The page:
I understand how the different phases work in terms of the relative positions of earth, moon, and sun, in terms of how much and which part of the moon is illuminated, but I never remember how to factor in time of day. And the one thing I just couldn’t make sense of, in my mental diagrams, was the new moon.
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January 10, 2014
When I looked at Christmas poetry on Christmas day, I came across this poem by W.H. Auden. Since it belongs to the period after Christmas, I delayed writing this post until now.
I can certainly relate to a lot of it – the Christmas tree waiting to be taken down, our sons back in school, and the holiday celebration already a fading memory. I certainly stayed up late during Christmas break, and had a lot of leftovers to finish up. We didn’t get together with relatives, but I can relate to that also from past holidays.
And now here I am in the Time Being. Going back to the office was kind of depressing – and my excitement at getting two days off from school (i.e.the college where I work) this week due to the extreme cold seemed more appropriate to a schoolchild than a 50-something member of the staff.
More than that, I can relate to “craving the sensation but ignoring the cause,” looking for something to inhibit self-reflection (FreeCell works well), wanting to redeem the Time Being from insignificance, and enduring “silence that is neither for nor against [my] faith.”
This poem reminds me that W. H. Auden is one of the modern poets I appreciate. I don’t know that it would be accurate to say I “like” his poems, because they are often reminders of how indifferently brutal people can be. But they are thought-provoking, and their language captures my interest in a way many poems do not.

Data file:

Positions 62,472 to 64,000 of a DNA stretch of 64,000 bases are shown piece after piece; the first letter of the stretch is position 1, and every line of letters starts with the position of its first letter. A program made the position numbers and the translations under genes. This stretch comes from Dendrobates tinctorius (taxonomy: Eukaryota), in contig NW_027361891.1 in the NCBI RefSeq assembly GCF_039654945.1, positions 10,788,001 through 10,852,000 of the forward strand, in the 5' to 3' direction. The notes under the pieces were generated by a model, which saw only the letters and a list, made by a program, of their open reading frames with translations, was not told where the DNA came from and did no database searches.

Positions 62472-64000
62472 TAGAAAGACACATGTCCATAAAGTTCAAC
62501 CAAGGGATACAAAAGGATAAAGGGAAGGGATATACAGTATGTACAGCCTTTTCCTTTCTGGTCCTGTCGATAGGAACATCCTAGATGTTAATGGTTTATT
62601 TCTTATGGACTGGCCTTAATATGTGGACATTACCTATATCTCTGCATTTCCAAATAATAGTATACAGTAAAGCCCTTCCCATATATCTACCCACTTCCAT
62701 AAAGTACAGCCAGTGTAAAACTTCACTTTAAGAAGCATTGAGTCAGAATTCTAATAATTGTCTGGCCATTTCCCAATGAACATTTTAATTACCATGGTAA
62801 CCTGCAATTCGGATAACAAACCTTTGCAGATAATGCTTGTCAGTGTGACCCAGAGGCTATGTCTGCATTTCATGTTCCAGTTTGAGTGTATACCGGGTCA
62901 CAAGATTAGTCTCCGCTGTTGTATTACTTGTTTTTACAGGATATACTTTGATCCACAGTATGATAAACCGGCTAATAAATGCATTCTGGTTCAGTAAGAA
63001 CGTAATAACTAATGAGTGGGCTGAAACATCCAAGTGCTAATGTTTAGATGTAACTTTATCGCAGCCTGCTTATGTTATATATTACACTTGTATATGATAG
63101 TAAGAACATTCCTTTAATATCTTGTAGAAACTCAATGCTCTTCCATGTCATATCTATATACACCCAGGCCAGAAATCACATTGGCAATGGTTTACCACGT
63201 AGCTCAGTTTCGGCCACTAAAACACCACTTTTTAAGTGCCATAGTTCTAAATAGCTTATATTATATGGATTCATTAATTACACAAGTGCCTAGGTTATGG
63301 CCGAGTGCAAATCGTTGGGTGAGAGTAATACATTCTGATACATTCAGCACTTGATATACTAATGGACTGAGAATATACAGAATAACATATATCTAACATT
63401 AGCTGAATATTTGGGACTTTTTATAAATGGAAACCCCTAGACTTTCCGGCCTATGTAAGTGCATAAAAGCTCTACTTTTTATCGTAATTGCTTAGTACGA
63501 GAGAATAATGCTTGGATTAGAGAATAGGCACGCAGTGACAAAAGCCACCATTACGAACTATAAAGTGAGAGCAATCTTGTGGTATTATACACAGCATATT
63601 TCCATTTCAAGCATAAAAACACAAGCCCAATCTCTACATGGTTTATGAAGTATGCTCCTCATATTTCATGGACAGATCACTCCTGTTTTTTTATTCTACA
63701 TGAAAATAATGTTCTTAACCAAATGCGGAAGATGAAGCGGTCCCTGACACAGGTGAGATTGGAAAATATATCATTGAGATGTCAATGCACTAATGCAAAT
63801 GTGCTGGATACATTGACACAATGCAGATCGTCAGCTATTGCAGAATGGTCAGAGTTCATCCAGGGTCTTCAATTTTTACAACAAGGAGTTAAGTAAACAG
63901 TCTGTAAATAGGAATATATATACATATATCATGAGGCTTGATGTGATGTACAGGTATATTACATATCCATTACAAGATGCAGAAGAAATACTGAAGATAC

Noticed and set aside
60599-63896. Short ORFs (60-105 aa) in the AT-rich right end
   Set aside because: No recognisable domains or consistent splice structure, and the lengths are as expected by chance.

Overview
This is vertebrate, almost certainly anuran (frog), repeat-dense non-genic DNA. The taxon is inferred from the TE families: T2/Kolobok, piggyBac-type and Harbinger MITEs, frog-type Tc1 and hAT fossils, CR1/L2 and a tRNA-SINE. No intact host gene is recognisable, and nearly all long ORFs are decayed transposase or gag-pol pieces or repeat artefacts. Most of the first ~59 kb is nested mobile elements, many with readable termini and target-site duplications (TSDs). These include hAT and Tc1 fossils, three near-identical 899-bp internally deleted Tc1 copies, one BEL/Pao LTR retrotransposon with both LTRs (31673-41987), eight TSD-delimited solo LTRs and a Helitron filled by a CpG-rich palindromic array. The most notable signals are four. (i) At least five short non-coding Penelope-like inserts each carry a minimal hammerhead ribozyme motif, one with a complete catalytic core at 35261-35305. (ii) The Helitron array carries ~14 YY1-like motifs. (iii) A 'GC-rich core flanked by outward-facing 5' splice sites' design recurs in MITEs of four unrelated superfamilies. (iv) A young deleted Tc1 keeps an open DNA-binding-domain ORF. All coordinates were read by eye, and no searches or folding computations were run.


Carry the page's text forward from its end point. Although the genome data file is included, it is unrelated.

One of Auden’s poems I had not read before is “The Shield of Achilles.” Even before I read some background information explaining about Thetis and Hephaestos (details from the Iliad that I no doubt rushed through in ninth grade), I got a sense of what Auden is saying about the modern world. But it is even more poignant in light of the contrast Auden draws with Homer’s depiction.
January 6, 2014
The Wee Kirk conference we attended in October had a book swap. I took a book which I had not found particularly interesting, and came home with The Story of the Christian Year by George Gibson. I enjoy reading history, particularly when it relates to something else I have a strong interest in (in this case, the Christian church), and the origins of the church year is a topic I had read very little about.
I grew up familiar with at least some seasons of the church year. Lighting Advent candles was the natural lead-in to Christmas, and our Advent calendars always started with the first Sunday of Advent, not with December 1 as I see so many of them today. Lent I considered something for grownups to be concerned with, not children, but I knew when it was and that it ended with Holy Week, which included Palm Sunday, Maundy Thursday, Good Friday, and then of course Easter.
When I began to attend a fundamentalist church as a teenager, I was surprised to find that people there not only did not celebrate these days and seasons, they did not even know what some of them were. Those who did know about them considered them unbiblical, remnants of the Roman Catholic church that mainline Protestant churches had retained because of their own low regard for Scriptural truth.